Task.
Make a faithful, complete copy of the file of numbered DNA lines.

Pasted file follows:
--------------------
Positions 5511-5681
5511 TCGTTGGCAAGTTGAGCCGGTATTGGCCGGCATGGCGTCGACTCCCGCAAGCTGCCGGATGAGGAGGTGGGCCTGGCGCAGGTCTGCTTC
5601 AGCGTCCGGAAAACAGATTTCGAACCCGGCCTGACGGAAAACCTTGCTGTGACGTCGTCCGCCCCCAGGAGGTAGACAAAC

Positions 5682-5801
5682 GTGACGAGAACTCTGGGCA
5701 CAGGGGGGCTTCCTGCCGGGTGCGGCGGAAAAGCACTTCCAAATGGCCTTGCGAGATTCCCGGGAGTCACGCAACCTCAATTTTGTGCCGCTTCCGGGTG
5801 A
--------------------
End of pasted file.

Positions 5511-5681
5511 TCGTTGGCAAGTTGAGCCGGTATTGGCCGGCATGGCGTCGACTCCCGCAAGCTGCCGGATGAGGAGGTGGGCCTGGCGCAGGTCTGCTTC
5601 AGCGTCCGGAAAACAGATTTCGAACCCGGCCTGACGGAAAACCTTGCTGTGACGTCGTCCGCCCCCAGGAGGTAGACAAAC

Positions 5682-5801
5682 GTGACGAGAACTCTGGGCA
5701 CAGGGGGGCTTCCTGCCGGGTGCGGCGGAAAAGCACTTCCAAATGGCCTTGCGAGATTCCCGGGAGTCACGCAACCTCAATTTTGTGCCGCTTCCGGGTG
5801 A